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Clostridium difficile Assay Receives FDA Clearance

By Labmedica International staff writers
Posted on 28 Nov 2013
Image: Micrograph of Clostridium difficile made from an impression smear of 72-hour growth on anaerobe blood agar (Photo courtesy of Dr. Gilda Jones).
Image: Micrograph of Clostridium difficile made from an impression smear of 72-hour growth on anaerobe blood agar (Photo courtesy of Dr. Gilda Jones).
An assay which detects nucleic acids encoding the toxin A gene and toxin B gene sequences of toxigenic strains of Clostridium difficile has received official clearance.

The assay, manufactured by IntelligentMDx (Waltham, MA, USA) can detect C. difficile in human liquid or soft stool specimens collected from patients suspected of having Clostridium difficile-associated disease.

The assay is called IMDx C. difficile and is designed for use with Abbott m2000 Real Time system (Abbott Molecular; Abbott Park, IL, USA). This is the third test from IMDx to receive US Food and Drug Administration (FDA; Silver Springs, MD, USA) clearance within three months for use on Abbott’s fully automated m2000 system and follows clearances of the IMDx VanR for Abbott m2000 and IMDx Flu A/B and RSV for Abbott m2000 assays.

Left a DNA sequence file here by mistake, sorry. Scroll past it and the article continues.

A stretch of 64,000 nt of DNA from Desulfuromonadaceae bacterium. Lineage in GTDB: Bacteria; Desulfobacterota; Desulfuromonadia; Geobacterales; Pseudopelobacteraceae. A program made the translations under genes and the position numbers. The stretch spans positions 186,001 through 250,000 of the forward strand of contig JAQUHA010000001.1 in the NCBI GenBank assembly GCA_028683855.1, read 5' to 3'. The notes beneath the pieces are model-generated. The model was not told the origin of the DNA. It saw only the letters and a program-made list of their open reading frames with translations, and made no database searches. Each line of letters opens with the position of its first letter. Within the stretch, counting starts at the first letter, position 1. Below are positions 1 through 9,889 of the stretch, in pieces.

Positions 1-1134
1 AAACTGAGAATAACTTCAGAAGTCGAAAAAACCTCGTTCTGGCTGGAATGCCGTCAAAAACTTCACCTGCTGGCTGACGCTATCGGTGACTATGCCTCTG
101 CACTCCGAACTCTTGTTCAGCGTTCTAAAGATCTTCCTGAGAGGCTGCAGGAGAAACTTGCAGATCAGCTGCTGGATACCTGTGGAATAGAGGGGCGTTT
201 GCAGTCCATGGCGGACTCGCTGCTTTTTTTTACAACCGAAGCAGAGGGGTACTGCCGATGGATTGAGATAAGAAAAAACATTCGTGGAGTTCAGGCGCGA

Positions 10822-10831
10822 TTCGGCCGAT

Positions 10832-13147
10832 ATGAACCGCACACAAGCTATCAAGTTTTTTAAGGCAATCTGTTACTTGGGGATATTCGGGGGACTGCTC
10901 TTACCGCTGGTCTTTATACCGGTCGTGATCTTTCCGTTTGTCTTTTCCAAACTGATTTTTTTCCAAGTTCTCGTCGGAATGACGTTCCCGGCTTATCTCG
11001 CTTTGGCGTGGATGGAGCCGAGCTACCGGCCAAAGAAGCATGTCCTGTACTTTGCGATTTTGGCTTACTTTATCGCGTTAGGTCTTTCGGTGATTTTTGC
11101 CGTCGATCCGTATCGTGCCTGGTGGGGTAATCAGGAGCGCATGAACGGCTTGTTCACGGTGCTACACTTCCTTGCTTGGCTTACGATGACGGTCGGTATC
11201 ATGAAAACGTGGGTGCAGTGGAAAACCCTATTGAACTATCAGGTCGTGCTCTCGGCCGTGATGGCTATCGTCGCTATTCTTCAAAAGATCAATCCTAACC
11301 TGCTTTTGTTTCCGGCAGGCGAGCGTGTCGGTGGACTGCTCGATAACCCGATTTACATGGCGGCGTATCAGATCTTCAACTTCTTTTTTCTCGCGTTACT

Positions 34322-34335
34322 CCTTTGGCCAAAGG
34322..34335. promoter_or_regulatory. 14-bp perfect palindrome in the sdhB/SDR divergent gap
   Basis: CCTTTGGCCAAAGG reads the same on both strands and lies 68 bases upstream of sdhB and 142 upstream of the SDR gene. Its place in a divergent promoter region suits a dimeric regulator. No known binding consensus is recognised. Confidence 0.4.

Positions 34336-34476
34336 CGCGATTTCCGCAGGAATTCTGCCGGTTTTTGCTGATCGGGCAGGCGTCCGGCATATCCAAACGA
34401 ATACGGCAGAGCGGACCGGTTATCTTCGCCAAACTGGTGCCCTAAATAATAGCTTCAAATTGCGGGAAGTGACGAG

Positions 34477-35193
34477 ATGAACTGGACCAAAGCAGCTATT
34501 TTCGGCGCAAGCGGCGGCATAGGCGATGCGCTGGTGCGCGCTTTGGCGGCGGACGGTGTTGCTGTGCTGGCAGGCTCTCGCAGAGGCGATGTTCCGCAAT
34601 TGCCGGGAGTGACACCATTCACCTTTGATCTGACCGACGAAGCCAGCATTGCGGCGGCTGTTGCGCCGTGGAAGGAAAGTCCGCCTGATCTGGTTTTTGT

Analytical reactivity studies demonstrated that the IMDx C. difficile for Abbott m2000 assay is capable of detecting the 31 different toxigenic C. difficile strains that were tested. These strains represent the global diversity of C. difficile strains, including nucleosome assembly protein I (NAP1), and toxin B (tcdB)-variant strains, such as 1470. The IMDx C. difficile for Abbott m2000 assay is part of a broad real-time polymerase chain reaction PCR test menu designed, developed, and manufactured for use on Abbott’s RealTime m2000 system under a multi-year distribution agreement with Abbott.

Effective molecular diagnostic tests for early detection of C. difficile remain critical to help control the spread of infection and the threat of more serious complications. C. difficile is the leading cause of hospital-acquired diarrhea and may cause more severe intestinal conditions such as pseudomembranous colitis. According to the US Centers of Disease Control and Prevention (CDC; Atlanta, GA, USA) C. difficile infection is linked to approximately 14,000 deaths in the USA annually.

Alice Jacobs Nesselrodt, MD, Chairman and CEO of IMDx, said, “FDA clearance of the IMDx C. difficile for Abbott m2000 assay comes at a pivotal time when incidence of C. difficile infection and severity in both hospital and community settings is increasing. Detection of a wide variety of C. difficile strains, including hypervirulent strains, by the IMDx C. difficile for Abbott m2000 assay will help ensure that a high number of cases of C. difficile are detected in a timely manner, regardless of the source of infection.”

Related Links:

Abbott Molecular 
US Centers of Disease Control and Prevention



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